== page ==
When I was an Android user, I regarded phones and tablets as secondary gaming devices – good for the occasional time-waster on the subway, but not for the “serious” experiences like the ones I got from my 3DS. The big screen iPhones have changed my outlook, not so much because of their GPUs and the Metal API (though both help), but because of battery life. The iPhone 6 Plus easily lasts the whole day even between podcasts, music, Pinterest and sessions of Plants vs. Zombies 2 and Plunder Pirates (and iOS exclusive for now – it went Metal before it went Android). On my Nexus 5, the battery would drop precipitously after just a few minutes of gaming. I couldn’t relax or give into the experience, but now I can. Skullduggery!, Mr. Crab, PvZ2: The app gap between iOS and Android is most pronounced in both the gaming selection and how each platform handles common games.
A world without the Web (browser)
Chrome was a mainstay of the Android experience, but Safari doesn’t hold the same centrality for me on iOS. I usually only end up there if something else sent its way. Native apps are better, and Spotlight Search, linked into DuckDuckGo, has all but eliminated my Googling. FeedWrangler takes care of RSS for the websites I usually check, anyway. The only thing I regularly use Safari for is the mobile Facebook site, since I don’t like how the Facebook iOS app affects battery life. Part of iOS’s strength here is in high-end immersive apps like Tweetbot, Vesper, and various games, which between them run the gamut of content consumption and creation.
The small stuff
Neither the Nexus 4 nor 5 shipped with bundled headphones or a podcast app. Both charged with microUSB, so the cable wasn’t reversible. I had to draw a pattern or enter a code to unlock, without the option to reliably use my fingerprint. These all sound like minor quibbles, but considering how many times a smartphone is looked at each day, they add up.
This week I completed my second short story, a 7,000 word piece called “The Lightning” that I posted to Tumblr, along with some original artwork and photography that loosely correspond to the narrative. It’s the second story I’ve published to the site – I prefer Tumblr for its relative anonymity and informality, as well as its artistic community – and I plan to add at least 3 more over the next several months. Once I get to 5, I’ll think about self-publishing an actual book of them.
The story itself is a reporter’s chronicle of his investigation of a local tall tale, about a man who is repeatedly struck by lightning. I didn’t go into the story with much of a plan – only an idea of “lightning in a bottle” that was cycling through my head like a cliche during a walk back in September.
Stylistically, I drew upon three major sources:
- Will Self’s Umbrella – a multi-consciousness, stream-of-consciousness novel that seamlessly moves between World War 1 and later eras, all the way to 2010.
- The Serial podcast, a massive hit series narrating a reporter’s revisiting of a 1999 crime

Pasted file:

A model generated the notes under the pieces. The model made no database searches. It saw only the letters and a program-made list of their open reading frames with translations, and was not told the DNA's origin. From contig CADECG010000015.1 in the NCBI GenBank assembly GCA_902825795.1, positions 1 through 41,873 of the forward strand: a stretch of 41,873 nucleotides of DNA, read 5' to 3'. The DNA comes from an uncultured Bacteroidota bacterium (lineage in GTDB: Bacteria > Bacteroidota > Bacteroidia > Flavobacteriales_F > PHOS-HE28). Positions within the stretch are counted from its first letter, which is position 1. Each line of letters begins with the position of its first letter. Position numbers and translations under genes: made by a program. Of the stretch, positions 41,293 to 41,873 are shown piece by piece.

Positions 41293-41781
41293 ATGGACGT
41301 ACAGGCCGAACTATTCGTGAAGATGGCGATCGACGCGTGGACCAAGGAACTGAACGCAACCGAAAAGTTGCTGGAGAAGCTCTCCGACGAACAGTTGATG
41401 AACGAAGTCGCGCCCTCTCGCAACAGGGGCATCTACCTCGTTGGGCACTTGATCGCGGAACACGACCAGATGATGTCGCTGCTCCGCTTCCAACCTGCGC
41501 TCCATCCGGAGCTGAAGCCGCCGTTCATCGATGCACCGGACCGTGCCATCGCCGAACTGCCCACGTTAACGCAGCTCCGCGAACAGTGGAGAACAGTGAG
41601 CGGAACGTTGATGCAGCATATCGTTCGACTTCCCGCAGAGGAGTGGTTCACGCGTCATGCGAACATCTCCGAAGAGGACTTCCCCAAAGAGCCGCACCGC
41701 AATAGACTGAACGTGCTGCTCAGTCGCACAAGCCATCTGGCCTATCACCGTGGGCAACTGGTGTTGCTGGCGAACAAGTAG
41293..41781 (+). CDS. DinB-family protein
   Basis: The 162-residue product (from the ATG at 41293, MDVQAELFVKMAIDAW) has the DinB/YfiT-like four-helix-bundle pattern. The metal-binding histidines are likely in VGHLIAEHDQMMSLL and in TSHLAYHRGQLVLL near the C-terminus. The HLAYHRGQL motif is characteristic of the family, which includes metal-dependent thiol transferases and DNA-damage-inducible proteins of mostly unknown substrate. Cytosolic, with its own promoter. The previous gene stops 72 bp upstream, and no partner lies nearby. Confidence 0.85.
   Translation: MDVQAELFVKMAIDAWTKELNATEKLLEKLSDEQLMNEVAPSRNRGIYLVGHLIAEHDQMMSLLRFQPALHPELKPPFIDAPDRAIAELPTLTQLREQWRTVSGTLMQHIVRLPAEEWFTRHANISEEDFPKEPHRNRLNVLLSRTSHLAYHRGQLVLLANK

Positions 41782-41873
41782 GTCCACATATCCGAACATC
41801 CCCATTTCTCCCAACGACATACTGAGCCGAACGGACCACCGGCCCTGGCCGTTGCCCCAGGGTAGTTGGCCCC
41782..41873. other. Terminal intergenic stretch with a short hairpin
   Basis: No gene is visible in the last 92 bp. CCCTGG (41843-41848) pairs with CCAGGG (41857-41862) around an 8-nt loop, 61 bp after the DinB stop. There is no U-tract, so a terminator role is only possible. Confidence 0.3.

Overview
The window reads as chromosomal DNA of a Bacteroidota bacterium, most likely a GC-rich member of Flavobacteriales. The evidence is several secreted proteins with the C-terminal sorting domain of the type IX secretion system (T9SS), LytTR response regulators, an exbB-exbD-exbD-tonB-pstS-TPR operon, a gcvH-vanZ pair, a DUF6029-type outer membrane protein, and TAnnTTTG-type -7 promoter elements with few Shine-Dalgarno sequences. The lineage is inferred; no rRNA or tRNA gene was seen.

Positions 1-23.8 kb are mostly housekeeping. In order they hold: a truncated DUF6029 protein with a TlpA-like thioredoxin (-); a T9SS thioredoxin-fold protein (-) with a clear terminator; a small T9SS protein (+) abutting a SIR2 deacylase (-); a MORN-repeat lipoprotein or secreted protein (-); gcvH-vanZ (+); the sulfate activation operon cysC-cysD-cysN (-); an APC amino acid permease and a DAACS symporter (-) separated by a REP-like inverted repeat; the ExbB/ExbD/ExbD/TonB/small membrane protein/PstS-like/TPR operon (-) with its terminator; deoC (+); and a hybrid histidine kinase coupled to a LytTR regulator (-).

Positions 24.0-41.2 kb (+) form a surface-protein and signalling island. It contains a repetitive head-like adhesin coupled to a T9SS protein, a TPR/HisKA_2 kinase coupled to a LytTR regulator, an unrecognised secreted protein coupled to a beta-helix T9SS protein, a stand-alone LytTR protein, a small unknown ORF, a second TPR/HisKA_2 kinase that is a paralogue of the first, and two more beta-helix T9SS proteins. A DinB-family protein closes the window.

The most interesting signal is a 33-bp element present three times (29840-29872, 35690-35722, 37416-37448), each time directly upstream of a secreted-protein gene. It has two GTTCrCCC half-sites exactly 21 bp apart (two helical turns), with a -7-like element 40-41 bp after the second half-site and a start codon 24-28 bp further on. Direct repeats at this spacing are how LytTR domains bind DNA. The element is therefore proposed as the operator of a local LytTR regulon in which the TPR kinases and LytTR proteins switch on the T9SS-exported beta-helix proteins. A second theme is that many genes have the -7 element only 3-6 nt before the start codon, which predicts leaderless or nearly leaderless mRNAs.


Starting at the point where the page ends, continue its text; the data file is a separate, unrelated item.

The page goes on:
- The Counting Crows album “Across a Wire,” which reimagines the band’s early songs with lyrical snippets from other songs, b both their own and others’.
I’m still very much a novice short story writer. My first one was written back in the summer, called “The Loop.” I’m still getting a feel for narrative and characterization – in this one I took the first-person perspective, despite Jonathan Franzen’s recommendations against it, to try and get inside the investigator’s head. I also presented different layers of narrative. The parts in quotes are meant to be newsy/reporter-y, while the unquoted parts are more free-form, going between poetry and free association. The piece started as a someone walking around in the woods thinking about the Union Jack (I began right before the Scottish independence referendum) and ended up with that as just a passing detail.
There are some details about my hometown in here. The Lebanon Enterprise is a real newspaper, just as Proctor Knott Avenue is a real street. The whiskey distilleries, lakes, and forests are all real characteristics of the area in and around Lebanon.
I published it once and then took it down to do some rewrites. With this story, I rediscovered what I had once learned but forgotten (perhaps since I did so with a different medium, the academic paper): trying to substantially revise an old work that you haven’t gone back to in a while is painful. I probably let 1.5 weeks slip between the first draft and doing substantial edits, which ended being harder than facing down a blank page had been. I’m not going to put off the edit cycle again.
I used iA Writer for Mac to write the whole thing in Markdown. I took the photos with an iPhone 6 Plus. The artwork was done with acrylic paint on a sketchpad.
For the next short story, I’m going to read something more straightforward – maybe some Stephen King and Hemingway – and then tailor my style accordingly. I’ve already got a title: “The Chancellor.”